The shadow of William Hague looms over Ed Miliband

Sometimes you know someone, know they are a good person and are completely shocked when allegations are made that they have broken the law. In such cases, it’s absolutely reasonable to hang on to your previous views of them until the outcome of the court case.

But in other cases, them being found guilty or innocent is not what should determine your view of them – for you already know far too much about what they have got up to in other respects and it ain’t good.

So it was with then Conservative leader William Hague and then London Mayor candidate Jeffrey Archer. At the time Hague fulsomely backed Archer he already should have known enough about Archer to know better than to back him. It didn’t take the later court case to show Jeffrey Archer to be the wrong person for that role; there was enough other evidence on the public record already.

So too it should be with Ed Miliband and Phil Woolas. The court case over Phil Woolas’s re-election this May is still outstanding and he may be found innocent. But whatever the courts decide, we already know more than enough about how he went about winning his re-election. As Nick Thornsby puts it:

In his election campaign, Phil Woolas published material that any right-minded person would find abhorrent. He claimed on leaflets that Muslim extremist groups were attempting to rig the election, and that his Lib Dem opponent was somehow in cahoots with them, and then, as we learned from the court case which I attended, his team delivered these leaflets solely to the ‘white areas’ of the constituency.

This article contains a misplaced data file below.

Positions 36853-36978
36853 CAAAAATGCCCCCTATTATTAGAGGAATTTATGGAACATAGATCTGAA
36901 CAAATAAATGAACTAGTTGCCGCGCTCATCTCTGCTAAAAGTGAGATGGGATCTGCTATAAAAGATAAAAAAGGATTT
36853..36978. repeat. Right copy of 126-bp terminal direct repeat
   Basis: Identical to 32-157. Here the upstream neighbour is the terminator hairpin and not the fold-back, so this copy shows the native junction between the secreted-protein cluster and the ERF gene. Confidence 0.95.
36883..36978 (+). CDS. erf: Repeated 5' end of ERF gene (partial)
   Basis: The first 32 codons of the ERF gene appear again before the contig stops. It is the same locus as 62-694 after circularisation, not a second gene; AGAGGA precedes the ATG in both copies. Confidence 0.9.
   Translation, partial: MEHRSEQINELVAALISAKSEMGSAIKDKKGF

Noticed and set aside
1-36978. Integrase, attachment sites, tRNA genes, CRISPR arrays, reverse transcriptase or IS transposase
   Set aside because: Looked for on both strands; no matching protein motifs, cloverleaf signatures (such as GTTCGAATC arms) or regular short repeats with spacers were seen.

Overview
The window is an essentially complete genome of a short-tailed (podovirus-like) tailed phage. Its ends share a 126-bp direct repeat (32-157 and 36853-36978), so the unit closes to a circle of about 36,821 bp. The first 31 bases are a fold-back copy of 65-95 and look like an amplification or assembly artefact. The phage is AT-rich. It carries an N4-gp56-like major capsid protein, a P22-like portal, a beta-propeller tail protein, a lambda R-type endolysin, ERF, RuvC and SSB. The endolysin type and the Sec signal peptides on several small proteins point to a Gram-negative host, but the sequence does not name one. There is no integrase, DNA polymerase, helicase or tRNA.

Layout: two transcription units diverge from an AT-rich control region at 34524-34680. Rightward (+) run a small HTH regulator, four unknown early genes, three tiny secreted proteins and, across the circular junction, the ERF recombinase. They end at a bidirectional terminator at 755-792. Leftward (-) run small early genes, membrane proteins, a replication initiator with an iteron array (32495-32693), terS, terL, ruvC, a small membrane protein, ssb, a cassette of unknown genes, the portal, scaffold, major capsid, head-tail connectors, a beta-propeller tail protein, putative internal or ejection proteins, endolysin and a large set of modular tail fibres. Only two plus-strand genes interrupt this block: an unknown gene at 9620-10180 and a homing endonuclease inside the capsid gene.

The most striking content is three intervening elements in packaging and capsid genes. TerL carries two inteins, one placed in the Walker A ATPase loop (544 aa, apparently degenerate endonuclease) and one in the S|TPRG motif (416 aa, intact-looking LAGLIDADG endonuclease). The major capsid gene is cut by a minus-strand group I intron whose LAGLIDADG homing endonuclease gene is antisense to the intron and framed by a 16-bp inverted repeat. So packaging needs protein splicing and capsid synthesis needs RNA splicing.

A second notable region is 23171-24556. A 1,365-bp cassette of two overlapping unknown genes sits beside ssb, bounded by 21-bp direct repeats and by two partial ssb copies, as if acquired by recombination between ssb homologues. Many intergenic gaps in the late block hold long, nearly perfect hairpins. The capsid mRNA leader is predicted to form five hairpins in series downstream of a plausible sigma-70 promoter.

We know what Phil Woolas’s election leaflets said and we know from his own evidence in court that he knew about the leaflets, approved of them and stands by them.

That should have been more than enough for Ed Miliband to decide that sort of politics of religious division and playing up to divisions in communities has no place in his ‘new generation’ of Labour. Instead, he appointed Phil Woolas to be a Home Affairs spokesman – right at the heart of those very issues Phil Woolas has behaved so disgracefully over.

Eventually, the misjudgement over Archer caught up with Hague and seriously damaged his credibility. Ed Miliband fully deserves the same fate for his own similar blindness.

4 responses to “The shadow of William Hague looms over Ed Miliband”

  1. Another example of why they haven’t changed.

    Here in Reading ex councillor Tony Jones has just rejoined them
    and his blog posts have been a disgrace.

    His latest has the headline ‘Mein Herr’ and is a thinly disguised
    attempt to liken the coalition running the council to the Nazi regime.

    The people running Reading Labour Party backed Ed Miliband
    and like him they have nothing new to offer.

    They are part of a party that implemented the poll tax, privatised
    local services and viciously purged any internal opposition.

    To quote William Shakespeares’ Macbeth.

    ‘ I am in blood stepped in so far that should i wade no more
    returning would be more tedious than going over’.

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